smartwords_logo_495x81 CNet has an article about Smartwords, an idea from start-up company Wordnik that sounds terrific but sure seems hard to describe succinctly. As Smartwords’s website puts it:

Smartwords is a lightweight, easy-to-use standard for retrieving and publishing real-time, contextually-aware information about words.

It took reading through the CNet article a couple of times to figure out that it might better be described as “an integrated dictionary on steroids.”

Existing e-book apps with dictionary support (such as eReader) are largely limited to clicking on a single word to get a definition. Wordnik wants to go further than that. With Smartwords, as CNet puts it:

Wordnik and its partners are aiming to bring deep levels of context to any kind of electronic text—be it in e-books on readers like the iPad, Kindle, or Nook, or on computers or mobile devices—by examining words and the words around them and linking readers to potentially vast amounts of information about them.

And that context is not just limited to the words around the one in question; Wordnik CEO Erin McKean suggests it might even go as far as checking out what other books you keep on your device so it knows to offer information only about words you probably haven’t seen before.

Smartwords will also incorporate elements of social networking, allowing readers to share snippets of text on Facebook, Twitter, and the like. (Though I wonder if I am being too cynical to foresee a bit of difficulty getting many e-book device and app makers to sign onto this, publishers being notoriously paranoid about copy-and-paste ability.)

It might also provide a useful source of demographic information for publishers—letting them know how long it takes readers to finish particular books, or where they stop reading. This might be of some concern to privacy advocates, but McKean says they have an advisory board—including the Internet Archive, well-known for being concerned about privacy itself—that will be keeping an eye on those aspects.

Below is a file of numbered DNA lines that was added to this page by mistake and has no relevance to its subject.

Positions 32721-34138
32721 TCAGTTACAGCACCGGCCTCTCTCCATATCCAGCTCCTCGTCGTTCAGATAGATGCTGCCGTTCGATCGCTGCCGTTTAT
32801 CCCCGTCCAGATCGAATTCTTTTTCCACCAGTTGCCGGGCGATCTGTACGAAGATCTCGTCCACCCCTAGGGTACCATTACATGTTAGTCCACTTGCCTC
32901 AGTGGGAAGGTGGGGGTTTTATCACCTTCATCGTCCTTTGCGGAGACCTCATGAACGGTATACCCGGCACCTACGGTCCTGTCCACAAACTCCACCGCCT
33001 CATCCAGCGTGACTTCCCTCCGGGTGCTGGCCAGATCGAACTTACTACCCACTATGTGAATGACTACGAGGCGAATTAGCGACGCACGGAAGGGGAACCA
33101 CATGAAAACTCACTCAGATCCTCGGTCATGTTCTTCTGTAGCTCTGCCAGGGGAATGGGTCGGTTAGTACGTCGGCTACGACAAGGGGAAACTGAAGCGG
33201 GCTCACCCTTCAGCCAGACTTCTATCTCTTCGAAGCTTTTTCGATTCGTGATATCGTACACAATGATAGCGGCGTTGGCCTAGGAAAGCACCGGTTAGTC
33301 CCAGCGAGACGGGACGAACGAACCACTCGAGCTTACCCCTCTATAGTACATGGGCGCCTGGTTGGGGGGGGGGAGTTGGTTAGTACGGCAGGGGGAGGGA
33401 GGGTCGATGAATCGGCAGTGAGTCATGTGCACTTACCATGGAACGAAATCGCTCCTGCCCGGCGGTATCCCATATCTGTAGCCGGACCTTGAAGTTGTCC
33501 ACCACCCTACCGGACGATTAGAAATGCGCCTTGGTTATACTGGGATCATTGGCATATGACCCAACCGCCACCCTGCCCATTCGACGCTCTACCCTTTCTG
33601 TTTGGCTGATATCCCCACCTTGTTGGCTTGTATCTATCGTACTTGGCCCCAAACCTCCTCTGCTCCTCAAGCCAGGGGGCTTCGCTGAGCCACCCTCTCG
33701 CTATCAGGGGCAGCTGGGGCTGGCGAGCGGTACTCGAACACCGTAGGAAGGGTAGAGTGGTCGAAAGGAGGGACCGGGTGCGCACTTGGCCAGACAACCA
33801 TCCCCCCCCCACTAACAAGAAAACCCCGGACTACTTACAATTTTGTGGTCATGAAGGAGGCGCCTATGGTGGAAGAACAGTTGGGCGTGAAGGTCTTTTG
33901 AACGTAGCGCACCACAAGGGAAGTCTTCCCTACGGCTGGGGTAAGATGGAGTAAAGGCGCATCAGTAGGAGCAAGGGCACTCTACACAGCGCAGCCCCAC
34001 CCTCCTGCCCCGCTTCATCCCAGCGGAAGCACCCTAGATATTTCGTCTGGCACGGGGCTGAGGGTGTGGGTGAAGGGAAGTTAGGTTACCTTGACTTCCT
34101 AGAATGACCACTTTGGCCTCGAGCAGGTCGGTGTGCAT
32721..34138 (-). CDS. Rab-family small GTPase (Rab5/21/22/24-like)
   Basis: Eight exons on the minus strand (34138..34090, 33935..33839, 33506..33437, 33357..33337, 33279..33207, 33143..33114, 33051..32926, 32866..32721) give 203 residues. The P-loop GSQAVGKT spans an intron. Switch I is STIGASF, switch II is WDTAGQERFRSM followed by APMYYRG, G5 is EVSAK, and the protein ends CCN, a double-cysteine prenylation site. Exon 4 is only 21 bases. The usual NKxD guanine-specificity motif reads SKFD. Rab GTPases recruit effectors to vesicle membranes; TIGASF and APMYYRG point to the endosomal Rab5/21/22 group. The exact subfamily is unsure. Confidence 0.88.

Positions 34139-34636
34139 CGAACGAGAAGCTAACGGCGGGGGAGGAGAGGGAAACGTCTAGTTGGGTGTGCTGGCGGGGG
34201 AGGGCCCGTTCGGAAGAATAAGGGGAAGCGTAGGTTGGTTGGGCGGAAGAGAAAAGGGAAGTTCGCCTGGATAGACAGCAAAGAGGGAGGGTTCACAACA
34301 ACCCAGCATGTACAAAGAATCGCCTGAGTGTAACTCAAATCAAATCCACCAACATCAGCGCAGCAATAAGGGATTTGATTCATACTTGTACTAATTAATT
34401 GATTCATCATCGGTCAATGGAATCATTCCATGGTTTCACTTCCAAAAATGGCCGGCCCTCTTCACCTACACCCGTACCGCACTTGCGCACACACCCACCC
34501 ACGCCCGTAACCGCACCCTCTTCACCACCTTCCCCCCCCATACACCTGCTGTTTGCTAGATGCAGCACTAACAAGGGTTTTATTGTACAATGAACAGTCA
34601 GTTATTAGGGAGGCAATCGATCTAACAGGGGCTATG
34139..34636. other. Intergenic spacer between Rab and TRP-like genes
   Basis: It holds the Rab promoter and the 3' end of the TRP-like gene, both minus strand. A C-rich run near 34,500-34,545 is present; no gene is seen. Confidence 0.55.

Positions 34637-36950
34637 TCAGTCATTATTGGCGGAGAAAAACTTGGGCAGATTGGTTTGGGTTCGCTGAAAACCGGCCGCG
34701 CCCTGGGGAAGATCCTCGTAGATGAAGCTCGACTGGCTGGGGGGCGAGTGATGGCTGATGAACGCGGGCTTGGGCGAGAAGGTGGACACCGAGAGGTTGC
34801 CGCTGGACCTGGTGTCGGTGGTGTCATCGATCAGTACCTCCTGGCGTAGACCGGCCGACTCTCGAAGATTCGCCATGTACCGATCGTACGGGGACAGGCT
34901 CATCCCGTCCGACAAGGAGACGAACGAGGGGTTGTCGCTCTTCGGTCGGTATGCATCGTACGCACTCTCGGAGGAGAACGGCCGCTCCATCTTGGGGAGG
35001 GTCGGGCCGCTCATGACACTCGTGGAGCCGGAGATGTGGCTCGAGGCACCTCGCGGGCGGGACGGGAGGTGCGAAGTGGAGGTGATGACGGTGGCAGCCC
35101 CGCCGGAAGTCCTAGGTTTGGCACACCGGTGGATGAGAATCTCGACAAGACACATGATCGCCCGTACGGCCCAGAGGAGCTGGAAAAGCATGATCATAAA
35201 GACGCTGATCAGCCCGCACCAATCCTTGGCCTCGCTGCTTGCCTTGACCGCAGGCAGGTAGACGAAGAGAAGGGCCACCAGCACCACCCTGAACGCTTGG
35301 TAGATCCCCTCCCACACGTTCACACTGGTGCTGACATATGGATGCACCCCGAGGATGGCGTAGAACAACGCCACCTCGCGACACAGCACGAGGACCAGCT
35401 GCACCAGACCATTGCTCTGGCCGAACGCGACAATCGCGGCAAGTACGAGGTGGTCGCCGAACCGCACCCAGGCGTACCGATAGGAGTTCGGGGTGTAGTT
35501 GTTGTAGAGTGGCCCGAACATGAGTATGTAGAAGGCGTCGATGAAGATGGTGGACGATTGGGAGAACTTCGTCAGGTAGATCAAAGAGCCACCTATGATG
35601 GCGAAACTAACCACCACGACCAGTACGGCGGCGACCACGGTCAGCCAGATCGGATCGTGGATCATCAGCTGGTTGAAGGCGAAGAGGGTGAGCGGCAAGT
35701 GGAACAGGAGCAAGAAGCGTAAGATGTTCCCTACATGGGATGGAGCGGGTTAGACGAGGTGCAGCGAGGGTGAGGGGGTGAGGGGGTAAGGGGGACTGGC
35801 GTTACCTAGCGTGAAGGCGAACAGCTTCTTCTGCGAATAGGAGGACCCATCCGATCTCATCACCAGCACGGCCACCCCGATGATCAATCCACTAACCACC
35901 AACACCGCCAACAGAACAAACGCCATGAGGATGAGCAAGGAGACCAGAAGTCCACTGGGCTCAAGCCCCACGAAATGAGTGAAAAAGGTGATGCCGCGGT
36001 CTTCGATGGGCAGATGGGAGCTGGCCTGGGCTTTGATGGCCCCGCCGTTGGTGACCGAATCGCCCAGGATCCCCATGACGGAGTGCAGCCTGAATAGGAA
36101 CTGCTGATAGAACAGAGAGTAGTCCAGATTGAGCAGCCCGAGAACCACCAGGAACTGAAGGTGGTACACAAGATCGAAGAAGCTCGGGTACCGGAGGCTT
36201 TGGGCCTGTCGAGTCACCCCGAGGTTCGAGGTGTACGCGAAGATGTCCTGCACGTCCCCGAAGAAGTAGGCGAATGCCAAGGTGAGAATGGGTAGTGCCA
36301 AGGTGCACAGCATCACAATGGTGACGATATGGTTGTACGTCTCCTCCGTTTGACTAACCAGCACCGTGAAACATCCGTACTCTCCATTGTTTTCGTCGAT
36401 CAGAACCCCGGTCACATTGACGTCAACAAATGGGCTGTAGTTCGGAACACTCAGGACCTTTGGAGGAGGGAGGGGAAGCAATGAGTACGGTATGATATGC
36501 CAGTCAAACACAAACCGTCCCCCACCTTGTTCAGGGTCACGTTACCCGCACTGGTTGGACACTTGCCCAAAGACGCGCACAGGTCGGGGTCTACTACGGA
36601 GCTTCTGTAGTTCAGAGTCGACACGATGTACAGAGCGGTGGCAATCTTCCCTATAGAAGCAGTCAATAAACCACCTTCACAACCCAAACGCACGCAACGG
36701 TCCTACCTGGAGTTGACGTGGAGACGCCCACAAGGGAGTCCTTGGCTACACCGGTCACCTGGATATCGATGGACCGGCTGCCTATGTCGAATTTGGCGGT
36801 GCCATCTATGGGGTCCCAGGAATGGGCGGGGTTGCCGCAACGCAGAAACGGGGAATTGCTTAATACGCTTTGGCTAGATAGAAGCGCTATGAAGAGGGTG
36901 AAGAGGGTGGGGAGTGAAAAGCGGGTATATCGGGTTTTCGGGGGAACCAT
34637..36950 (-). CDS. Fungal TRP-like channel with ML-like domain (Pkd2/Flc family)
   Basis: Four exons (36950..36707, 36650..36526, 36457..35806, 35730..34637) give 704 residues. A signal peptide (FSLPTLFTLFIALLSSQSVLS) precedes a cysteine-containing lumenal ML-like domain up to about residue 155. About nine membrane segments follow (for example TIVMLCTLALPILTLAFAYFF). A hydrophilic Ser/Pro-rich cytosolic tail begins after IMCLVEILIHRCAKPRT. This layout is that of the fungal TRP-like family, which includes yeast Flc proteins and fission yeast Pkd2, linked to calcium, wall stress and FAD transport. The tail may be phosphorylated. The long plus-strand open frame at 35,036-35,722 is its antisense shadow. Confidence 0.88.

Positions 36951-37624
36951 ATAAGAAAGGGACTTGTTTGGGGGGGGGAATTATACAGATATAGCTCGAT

One thing’s for sure: this isn’t some “if I build it, maybe they might come” pipe dream. CNet’s listing of some of the backers of the Smartwords project reads like a veritable who’s-who of digital media: “The New York Times, Forbes, the Huffington Post, O’Reilly Media, Vook, Ibis, Scribd, and the Internet Archive.”

Smartwords has the potential to be quite useful. It will be interesting to see if anything comes of it.

(Incidentally, along the lines of Paul Biba’s capitalization pet peeve about the “nook”, the Smartwords website only capitalizes “smartwords” at the beginning of sentences. I wish companies would cut that out. CNet uses more traditional capitalization.)


  1. This sounds very much like intellitxt advertising, except that they’re trying to make it sound useful. Personally, I think that highlighting words like that makes for a much more disruptive reading experience, and is ultimately why I’ve adblocked intellitxt. When I’m reading fiction I particularly don’t want my reading experience disrupted like they suggest.

    It could see more use for it for textbooks and journals however.

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